GULF COOPERATION COUNCIL
* One of Abraaj Group Ltd.'s creditors, Auctus Fund Ltd., has asked the embattled Dubai-based private equity company to accept its choice of Grant Thornton as an independent provisional liquidator to carry out a full audit of it, insiders told the Financial Times. Abraaj last week filed for provisional liquidation in the Cayman Islands, where it is registered, requesting the court to appoint PricewaterhouseCoopers as provisional liquidator. The court is set to meet today on matters regarding the appointment.
* The United Arab Emirates pledged $3 billion in support of Ethiopia, including a $1 billion deposit to the Ethiopian central bank to help ease a foreign-currency shortage in the African country, Reuters reported.
REST OF MIDDLE EAST AND NORTH AFRICA
* Hazem Abdelqader, governor of the Central Bank of Sudan, has died from a heart attack while on a visit to Turkey, Reuters wrote.
* Clal Insurance Enterprises Holdings Ltd. appointed Yoram Naveh CEO, effective July 1, Globes reported. Naveh, who currently serves as deputy CEO of the Israeli insurance firm, has also been the company's head of resources since January 2014.
* Bank Saderat Iran CEO Hojjatollah Seyyedi said the Iran-based lender has recently been connected to the eurozone's payment settlement system, TARGET2, and successfully conducted several transactions using this system, according to the Financial Tribune.
* Tunisian holding company Al Karama Holding, which is selling its 69.15% stake in Banque Zitouna SA and its 70% stake in Zitouna Takaful, unveiled a list of seven potential buyers that have submitted expressions of interest in acquiring the stakes, Il Boursa reported. The list included Tunisia's Arab Tunisian Bank and Morocco's Banque Centrale Populaire.
EAST AND WEST AFRICA
* Tanzanian Finance Minister Philip Mpango said the government plans to amend the tax bill to grant 100% amnesty on interest and penalties for six months, beginning July 1 until Dec. 31, in a bid to improve tax compliance and increase revenues, Reuters reported.
* Singapore opened a regional bureau for East Africa in Nairobi while also signing a bilateral investment treaty and tax treaty with Kenya, Financial Afrik reported.
* S&P Global Ratings raised the outlook on Senegal to positive from stable and affirmed its B+/B long-term and short-term foreign and local currency sovereign credit ratings.
* The Bank of Ghana said financial technology firms in the country have until the end of the year to meet the new cyber security standards, Citi Business News wrote.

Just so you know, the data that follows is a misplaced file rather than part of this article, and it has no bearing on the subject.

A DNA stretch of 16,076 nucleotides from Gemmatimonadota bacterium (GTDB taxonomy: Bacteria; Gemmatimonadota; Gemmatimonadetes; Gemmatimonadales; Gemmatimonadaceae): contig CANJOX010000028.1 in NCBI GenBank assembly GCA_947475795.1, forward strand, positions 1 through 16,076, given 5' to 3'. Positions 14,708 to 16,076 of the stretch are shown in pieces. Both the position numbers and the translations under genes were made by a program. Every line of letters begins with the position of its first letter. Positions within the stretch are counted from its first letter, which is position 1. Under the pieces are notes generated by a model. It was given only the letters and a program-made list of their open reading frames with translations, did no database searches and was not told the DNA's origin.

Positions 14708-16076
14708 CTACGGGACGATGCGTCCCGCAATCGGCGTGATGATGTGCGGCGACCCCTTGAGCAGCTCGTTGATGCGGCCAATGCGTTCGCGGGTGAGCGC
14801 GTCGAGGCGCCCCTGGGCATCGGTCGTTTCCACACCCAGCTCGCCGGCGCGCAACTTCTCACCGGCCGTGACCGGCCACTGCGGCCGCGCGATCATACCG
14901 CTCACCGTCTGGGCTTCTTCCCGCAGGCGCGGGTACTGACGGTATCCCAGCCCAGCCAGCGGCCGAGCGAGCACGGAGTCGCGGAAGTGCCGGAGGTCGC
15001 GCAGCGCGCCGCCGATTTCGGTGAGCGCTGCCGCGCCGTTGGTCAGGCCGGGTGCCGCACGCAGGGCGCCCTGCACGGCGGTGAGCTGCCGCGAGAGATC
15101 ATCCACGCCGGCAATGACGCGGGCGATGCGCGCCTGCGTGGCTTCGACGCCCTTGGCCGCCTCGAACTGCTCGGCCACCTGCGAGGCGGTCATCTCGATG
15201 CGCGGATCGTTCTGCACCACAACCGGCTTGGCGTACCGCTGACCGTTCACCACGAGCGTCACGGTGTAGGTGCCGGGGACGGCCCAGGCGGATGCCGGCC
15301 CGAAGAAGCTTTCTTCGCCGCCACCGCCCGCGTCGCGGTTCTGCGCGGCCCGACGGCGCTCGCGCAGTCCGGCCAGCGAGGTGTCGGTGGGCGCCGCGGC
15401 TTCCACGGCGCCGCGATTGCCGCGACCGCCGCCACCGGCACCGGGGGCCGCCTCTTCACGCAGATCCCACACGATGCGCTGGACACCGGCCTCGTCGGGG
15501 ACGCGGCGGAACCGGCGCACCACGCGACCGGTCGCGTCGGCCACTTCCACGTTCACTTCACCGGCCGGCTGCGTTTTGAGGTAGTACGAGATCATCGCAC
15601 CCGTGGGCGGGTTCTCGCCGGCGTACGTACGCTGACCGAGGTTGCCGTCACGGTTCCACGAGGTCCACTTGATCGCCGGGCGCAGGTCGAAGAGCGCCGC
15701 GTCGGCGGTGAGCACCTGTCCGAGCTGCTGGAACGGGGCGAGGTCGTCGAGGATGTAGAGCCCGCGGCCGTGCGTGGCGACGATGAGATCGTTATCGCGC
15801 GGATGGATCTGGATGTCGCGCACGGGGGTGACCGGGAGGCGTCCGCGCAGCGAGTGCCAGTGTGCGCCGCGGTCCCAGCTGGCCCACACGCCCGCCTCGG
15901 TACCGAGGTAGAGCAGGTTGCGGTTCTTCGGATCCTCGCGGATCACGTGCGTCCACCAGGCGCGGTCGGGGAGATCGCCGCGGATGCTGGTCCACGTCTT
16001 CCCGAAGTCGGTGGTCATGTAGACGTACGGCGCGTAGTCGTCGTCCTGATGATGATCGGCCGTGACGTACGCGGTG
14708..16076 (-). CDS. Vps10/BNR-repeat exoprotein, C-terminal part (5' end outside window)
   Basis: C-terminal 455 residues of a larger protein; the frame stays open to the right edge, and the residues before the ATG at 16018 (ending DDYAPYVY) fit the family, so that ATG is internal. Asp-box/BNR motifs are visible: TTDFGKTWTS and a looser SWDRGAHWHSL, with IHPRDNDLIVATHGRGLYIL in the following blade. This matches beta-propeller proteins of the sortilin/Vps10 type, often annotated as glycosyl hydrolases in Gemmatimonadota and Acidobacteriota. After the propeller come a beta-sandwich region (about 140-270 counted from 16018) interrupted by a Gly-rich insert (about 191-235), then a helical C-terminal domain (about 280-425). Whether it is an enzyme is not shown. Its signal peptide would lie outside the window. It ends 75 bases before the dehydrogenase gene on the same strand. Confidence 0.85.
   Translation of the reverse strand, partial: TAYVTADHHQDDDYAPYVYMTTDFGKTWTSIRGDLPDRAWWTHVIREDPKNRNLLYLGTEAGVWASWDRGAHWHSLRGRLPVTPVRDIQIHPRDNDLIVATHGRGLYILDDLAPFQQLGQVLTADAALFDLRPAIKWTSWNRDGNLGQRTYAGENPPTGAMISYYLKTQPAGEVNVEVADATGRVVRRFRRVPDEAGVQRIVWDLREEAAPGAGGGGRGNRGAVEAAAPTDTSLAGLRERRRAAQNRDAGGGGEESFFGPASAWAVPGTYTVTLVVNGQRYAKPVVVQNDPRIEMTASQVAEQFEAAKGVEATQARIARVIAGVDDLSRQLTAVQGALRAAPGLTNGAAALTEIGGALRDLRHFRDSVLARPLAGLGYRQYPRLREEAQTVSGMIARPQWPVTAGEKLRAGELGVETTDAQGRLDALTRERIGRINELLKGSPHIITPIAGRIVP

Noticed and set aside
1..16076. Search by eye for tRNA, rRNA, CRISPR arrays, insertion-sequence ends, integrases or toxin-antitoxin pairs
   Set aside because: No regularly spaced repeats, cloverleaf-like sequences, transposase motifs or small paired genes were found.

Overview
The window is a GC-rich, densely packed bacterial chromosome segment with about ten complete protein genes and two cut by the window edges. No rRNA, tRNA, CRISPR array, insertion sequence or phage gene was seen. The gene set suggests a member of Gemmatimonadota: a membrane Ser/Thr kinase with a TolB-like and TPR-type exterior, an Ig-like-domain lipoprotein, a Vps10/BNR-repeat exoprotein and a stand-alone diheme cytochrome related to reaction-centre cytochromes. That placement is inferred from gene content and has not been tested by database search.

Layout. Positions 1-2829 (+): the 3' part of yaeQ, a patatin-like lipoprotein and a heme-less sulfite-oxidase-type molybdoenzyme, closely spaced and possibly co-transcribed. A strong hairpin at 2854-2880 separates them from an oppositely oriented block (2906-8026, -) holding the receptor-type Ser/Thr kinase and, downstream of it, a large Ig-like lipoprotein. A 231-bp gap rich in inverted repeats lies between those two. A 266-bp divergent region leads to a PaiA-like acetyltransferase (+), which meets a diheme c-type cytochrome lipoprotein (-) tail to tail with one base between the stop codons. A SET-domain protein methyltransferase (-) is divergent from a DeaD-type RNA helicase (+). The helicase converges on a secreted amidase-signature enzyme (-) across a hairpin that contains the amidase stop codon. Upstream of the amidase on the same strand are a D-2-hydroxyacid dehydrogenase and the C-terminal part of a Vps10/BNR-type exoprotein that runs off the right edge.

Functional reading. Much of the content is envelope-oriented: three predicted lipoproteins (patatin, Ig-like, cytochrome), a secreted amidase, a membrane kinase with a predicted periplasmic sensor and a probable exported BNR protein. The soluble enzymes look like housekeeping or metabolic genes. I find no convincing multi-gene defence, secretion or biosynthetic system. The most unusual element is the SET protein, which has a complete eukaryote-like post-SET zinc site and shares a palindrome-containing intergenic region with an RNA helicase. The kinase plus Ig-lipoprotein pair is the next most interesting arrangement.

* Private equity firm LeapFrog Investments Pty. Ltd. said it is investing in Nigerian pensions fund administrator ARM Pensions Managers Ltd. Financial terms of the deal were not disclosed. Bloomberg News covered.
* S&P Global Ratings affirmed Uganda's B/B' foreign- and local-currency long- and short-term sovereign credit ratings, with a stable outlook.
* The IMF's Executive Board completed the second review under the extended credit facility arrangement for Togo, enabling the disbursement of around $35.5 million. This brings total disbursements under the current arrangement to about $106.5 million.
CENTRAL AND SOUTHERN AFRICA
* Barclays Africa Group Ltd. plans to streamline the management structure of its retail and business bank in South Africa by reducing the number of executive positions at the unit to 12 from 27, an insider told Bloomberg News. Arrie Rautenbach, CEO of the retail and business bank, is said to be among executives who will keep their jobs.
* Liberty Holdings Ltd. confirmed that its IT infrastructure has been breached, with an external party claiming to have seized data from the South African insurer and demanding compensation for this. Liberty CEO David Munro said the company engaged with the involved external parties to determine their intentions but made no concessions to them, according to Bloomberg News.
* Fitch Ratings affirmed South Africa's BB+ long-term local- and foreign-currency issuer default rating, with a stable outlook, among other affirmations.
* Banco Central de São Tomé and Príncipe Governor Hélio da Almeida said the central bank has cancelled Banco Privado de São Tomé e Príncipe's operation after successive breaches of provisions governing the country's financial system, according to Macauhub. Almeida added that the firm's regular portfolio will be transferred to other banking institutions in the country.
* Zambian Finance Minister Margaret Mwanakatwe said the government intends to indefinitely delay all borrowing plans as part of measures to bring the country's debt risk to moderate from high currently, Reuters reported. As of March 31, Zambia's debt pile amounted to $9.3 billion, up from $8.7 billion at 2017-end. The new debt management plan could pave the way for the African nation to agree a $1.3 billion loan agreement with the IMF, which previously rejected the country's borrowing plans.
IN OTHER PARTS OF THE WORLD
Asia-Pacific: 2 Japanese banks to merge in 2019; Australian regulator takes Westpac to court
Sheryl Obejera, Henni Abdelghani, Pádraig Belton and Mariana Aldano contributed to this report.
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